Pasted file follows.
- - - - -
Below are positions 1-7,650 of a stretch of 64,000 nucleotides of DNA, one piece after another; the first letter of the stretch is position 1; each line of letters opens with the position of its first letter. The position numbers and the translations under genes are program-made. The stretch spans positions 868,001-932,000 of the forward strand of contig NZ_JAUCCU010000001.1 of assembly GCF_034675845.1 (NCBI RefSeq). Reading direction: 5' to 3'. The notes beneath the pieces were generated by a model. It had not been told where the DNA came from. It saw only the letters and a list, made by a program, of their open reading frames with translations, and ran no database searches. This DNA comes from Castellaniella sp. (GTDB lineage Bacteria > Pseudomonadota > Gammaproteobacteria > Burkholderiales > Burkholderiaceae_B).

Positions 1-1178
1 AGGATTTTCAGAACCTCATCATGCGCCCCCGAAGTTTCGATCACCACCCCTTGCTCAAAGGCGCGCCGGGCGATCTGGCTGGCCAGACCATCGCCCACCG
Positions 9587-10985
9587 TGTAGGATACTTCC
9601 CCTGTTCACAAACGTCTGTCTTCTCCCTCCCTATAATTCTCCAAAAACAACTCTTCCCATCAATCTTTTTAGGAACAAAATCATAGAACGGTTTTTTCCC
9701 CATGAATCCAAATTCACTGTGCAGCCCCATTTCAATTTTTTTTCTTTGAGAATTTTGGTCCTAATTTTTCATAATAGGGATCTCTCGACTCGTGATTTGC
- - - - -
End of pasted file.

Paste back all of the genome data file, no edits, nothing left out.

Below are positions 1-7,650 of a stretch of 64,000 nucleotides of DNA, one piece after another; the first letter of the stretch is position 1; each line of letters opens with the position of its first letter. The position numbers and the translations under genes are program-made. The stretch spans positions 868,001-932,000 of the forward strand of contig NZ_JAUCCU010000001.1 of assembly GCF_034675845.1 (NCBI RefSeq). Reading direction: 5' to 3'. The notes beneath the pieces were generated by a model. It had not been told where the DNA came from. It saw only the letters and a list, made by a program, of their open reading frames with translations, and ran no database searches. This DNA comes from Castellaniella sp. (GTDB lineage Bacteria > Pseudomonadota > Gammaproteobacteria > Burkholderiales > Burkholderiaceae_B).

Positions 1-1178
1 AGGATTTTCAGAACCTCATCATGCGCCCCCGAAGTTTCGATCACCACCCCTTGCTCAAAGGCGCGCCGGGCGATCTGGCTGGCCAGACCATCGCCCACCG
Positions 9587-10985
9587 TGTAGGATACTTCC
9601 CCTGTTCACAAACGTCTGTCTTCTCCCTCCCTATAATTCTCCAAAAACAACTCTTCCCATCAATCTTTTTAGGAACAAAATCATAGAACGGTTTTTTCCC
9701 CATGAATCCAAATTCACTGTGCAGCCCCATTTCAATTTTTTTTCTTTGAGAATTTTGGTCCTAATTTTTCATAATAGGGATCTCTCGACTCGTGATTTGC